the-last-martini

For now, that is. I need to focus on work and, well, most things come to an end, no? Though the inevitable catastrophe of death awaits us all, not so for the finest cocktail: The Martini. As perfect as a sonnet, Mencken said. I began The Friday Cocktail Hour two and a half years ago with a martini (outraged, outraged!, when I ordered a martini and was asked which vodka I preferred). I attached a memory of the best martini of my life to my first book contract this spring. And with a martini I finish. Because this concludes, for the nonce, my beloved Friday Cocktail Hour, we shall call this one the Is That All There Is? Martini. Gin, almost needless to say, flavored with vermouth and lemon, something to sip for comfort as Read On »

Share
Another glass of gin and tonic please. Photo by Donna Turner Ruhlman.

Last night, Donna and I sat out on the front porch and had a gin and tonic. It was perfect. The air was perfect. It was quiet, no lawnmowers buzzing. The air had that lovely early evening haze. It was so lovely in fact that neither of us said anything. We just sat. We’d planned this. To have a cocktail at six before I went in to make dinner. And we didn’t say anything. We just sat and enjoyed the air, the perfect temperature. The towering oaks across the street. The lushness all around us. And we enjoyed a gin and tonic, in the above glass, a glass we’d received more 24 years earlier as a wedding gift. It’s the perfect gin and tonic glass, not so small that the gin over powers the tonic, not so large that the Read On »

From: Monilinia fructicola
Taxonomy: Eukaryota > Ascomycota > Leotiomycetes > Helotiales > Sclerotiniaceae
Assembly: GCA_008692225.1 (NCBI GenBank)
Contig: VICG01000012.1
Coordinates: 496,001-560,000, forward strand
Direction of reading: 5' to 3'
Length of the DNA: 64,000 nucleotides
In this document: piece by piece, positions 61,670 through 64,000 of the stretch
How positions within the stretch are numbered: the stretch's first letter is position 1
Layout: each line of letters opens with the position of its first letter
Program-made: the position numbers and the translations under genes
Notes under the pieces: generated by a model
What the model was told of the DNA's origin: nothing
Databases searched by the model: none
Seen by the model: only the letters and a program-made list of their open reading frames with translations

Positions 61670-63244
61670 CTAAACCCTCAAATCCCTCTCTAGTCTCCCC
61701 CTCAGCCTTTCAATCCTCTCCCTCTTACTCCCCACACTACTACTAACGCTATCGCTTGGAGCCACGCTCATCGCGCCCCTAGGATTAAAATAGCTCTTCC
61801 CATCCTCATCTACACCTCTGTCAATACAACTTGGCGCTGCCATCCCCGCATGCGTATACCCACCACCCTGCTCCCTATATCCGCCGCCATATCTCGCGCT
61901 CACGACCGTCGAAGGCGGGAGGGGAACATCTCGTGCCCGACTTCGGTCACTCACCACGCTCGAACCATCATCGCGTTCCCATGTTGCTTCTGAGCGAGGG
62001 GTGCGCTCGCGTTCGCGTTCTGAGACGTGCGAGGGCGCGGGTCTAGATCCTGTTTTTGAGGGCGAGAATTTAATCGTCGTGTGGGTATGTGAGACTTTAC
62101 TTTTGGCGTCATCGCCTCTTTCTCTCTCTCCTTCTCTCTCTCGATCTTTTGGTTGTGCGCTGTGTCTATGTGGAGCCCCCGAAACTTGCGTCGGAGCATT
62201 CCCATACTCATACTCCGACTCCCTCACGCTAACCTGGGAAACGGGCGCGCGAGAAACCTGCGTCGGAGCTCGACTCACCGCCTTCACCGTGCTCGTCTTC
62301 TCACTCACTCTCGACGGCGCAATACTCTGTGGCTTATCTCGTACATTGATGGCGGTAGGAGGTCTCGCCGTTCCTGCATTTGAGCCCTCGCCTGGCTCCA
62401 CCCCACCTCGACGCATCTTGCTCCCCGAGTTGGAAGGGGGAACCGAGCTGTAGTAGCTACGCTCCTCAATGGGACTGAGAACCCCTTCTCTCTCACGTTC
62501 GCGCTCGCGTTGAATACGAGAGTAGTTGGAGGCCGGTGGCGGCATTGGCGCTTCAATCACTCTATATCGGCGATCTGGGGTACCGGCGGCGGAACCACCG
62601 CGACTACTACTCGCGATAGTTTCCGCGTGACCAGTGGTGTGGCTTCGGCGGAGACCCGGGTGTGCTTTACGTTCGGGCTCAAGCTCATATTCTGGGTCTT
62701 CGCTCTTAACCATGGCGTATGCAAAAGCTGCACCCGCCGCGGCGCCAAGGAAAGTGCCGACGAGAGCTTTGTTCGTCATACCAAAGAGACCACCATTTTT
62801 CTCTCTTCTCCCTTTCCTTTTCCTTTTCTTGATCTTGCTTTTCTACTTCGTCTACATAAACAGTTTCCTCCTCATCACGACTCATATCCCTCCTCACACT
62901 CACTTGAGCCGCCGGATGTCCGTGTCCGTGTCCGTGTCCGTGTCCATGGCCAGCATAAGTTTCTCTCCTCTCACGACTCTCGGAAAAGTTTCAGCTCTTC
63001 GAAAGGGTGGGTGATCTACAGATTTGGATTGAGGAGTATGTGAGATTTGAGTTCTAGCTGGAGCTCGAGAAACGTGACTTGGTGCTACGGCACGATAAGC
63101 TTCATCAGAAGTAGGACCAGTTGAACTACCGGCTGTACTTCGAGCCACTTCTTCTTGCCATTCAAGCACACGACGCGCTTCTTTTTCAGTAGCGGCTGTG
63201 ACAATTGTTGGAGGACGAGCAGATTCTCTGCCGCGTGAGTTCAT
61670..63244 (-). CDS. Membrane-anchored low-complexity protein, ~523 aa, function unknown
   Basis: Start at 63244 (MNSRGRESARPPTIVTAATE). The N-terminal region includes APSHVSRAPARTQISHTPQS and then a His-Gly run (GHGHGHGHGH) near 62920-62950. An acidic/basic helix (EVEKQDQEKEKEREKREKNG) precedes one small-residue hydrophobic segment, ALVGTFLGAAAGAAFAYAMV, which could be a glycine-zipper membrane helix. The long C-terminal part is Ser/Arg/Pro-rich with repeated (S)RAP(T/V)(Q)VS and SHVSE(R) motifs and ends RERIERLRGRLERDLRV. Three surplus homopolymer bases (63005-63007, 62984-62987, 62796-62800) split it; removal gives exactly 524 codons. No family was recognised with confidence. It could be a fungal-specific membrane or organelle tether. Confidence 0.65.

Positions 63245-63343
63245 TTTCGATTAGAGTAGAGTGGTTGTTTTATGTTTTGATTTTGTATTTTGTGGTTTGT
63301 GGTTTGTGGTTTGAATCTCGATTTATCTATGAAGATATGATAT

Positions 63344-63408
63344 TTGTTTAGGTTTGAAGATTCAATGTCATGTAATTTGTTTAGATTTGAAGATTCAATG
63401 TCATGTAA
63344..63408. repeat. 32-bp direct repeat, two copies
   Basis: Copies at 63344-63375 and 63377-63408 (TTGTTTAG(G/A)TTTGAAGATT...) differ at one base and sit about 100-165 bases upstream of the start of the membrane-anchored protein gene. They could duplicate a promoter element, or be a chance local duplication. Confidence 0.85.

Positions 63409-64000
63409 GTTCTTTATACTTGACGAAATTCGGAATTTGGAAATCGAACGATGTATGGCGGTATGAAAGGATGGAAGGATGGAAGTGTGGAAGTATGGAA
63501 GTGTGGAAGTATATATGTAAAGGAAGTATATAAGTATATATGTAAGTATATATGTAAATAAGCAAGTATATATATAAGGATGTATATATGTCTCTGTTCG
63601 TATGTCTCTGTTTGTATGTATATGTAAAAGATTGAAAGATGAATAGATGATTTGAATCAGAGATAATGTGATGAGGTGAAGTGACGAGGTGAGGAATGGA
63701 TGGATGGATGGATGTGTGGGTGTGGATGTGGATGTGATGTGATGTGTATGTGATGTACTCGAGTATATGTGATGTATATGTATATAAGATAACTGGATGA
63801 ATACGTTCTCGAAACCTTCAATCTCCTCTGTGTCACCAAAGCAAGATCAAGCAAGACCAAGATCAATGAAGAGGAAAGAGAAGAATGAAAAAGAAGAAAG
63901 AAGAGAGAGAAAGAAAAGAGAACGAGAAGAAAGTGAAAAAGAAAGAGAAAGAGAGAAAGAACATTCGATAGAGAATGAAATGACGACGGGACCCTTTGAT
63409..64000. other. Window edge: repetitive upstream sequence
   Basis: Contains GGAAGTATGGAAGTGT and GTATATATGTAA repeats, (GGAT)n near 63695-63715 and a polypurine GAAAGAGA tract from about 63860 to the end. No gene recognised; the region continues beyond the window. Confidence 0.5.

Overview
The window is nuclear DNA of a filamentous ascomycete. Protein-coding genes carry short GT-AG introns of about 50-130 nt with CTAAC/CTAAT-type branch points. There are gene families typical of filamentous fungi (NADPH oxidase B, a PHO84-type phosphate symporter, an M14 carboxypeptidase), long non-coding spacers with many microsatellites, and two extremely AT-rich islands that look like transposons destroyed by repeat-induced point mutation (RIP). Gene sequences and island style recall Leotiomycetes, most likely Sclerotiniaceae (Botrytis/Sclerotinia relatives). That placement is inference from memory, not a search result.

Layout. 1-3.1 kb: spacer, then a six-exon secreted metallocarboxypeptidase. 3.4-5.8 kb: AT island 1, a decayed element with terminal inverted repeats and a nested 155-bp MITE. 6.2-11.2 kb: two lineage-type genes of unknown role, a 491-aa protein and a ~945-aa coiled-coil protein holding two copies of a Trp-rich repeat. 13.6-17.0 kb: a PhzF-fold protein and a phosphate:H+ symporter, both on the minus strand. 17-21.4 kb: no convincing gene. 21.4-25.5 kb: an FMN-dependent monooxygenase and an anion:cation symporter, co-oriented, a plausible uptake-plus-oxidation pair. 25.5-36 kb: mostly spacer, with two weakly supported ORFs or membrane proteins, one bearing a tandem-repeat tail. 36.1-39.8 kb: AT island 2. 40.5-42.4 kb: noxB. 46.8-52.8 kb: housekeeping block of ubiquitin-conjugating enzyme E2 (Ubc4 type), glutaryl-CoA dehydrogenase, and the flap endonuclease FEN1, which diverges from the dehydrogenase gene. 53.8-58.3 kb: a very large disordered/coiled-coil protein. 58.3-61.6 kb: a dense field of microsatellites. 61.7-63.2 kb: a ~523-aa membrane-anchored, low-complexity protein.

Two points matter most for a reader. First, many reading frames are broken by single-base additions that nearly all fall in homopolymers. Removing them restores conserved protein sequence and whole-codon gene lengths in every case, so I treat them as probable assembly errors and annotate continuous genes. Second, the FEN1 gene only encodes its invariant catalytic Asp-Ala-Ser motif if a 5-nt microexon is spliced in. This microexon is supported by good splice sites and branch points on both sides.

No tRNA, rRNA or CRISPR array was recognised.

Share
The-Ben-Smith-cocktail-@102

I read about this impromptu cocktail in Molly Wizenberg’s new memoir, Delancey, about her and her husband’s opening of a restaurant in Seattle, one specializing in pizza, her Jersey-born husband’s culinary love. Wizenberg, author of A Homemade Life and the blog Orangette, is a felicitous writer, and her latest is a lovely memoir about love and food and the crazy decisions we make based on nothing reliable and the risks we take, and the really, really hard work of running a restaurant, even a casual pizzeria. Molly and Brandon’s good friend, Ben, offered this cocktail, which appealed to my inner skinflint, with its insistence on cheap gin. Love that. Wizenberg names it grandly: The Benjamin Wayne Smith. I am adding vermouth (because it benefits from it), which Wizenberg also suggests, and because of the modification Read On »

Share
Corpse-Reviver-2-X3

  My Standard Bartender’s Guide (1959 edition) lists three separate corpse revivers, with #1 featuring brandy and vermouth, and #3 lemon, Pernod, and champagne. But #2 seems to get the most attention, because in all likelihood it’s the best. Its acidity is bracing, refreshing; the Lillet and Cointreau give it complexity and the gin gives it some punch. Its name suggests that it is used to revivify one after over-imbibing, which is a good strategy in the short term, and not so much in the long. Evelyn Waugh had a concoction he called his “Noontime Reviver,” the recipe of which I am still seeking. I wholly encourage this lovely cocktail at the appropriate evening hour for the reasons stated above; it’s an excellent cocktail. Most recipes for the drink call for a drop or two Read On »

Share
Martini-Not-stirred-cocktai

On September 24, 1993, I walked out of the offices of the publisher Henry Holt, having just gotten my first book contract. Donna was with me to share my elation. It was my dad’s 55th birthday (he shared that day, BTW, with my literary hero, though not role model, Scott Fitzgerald)—an auspicious day. We could hardly believe it. Even Donna said it out loud to herself, a little incredulously, “My husband has a book contract.” I was thirty and had been trying to write books for nine years and had been writing daily since sixth grade. We walked uptown to tell a friend the good news. I was sure I’d get hit by a bus. That’s me. When something this good happens, something worse has to happen as well. On Park Avenue, a taxi with a flat Read On »

Share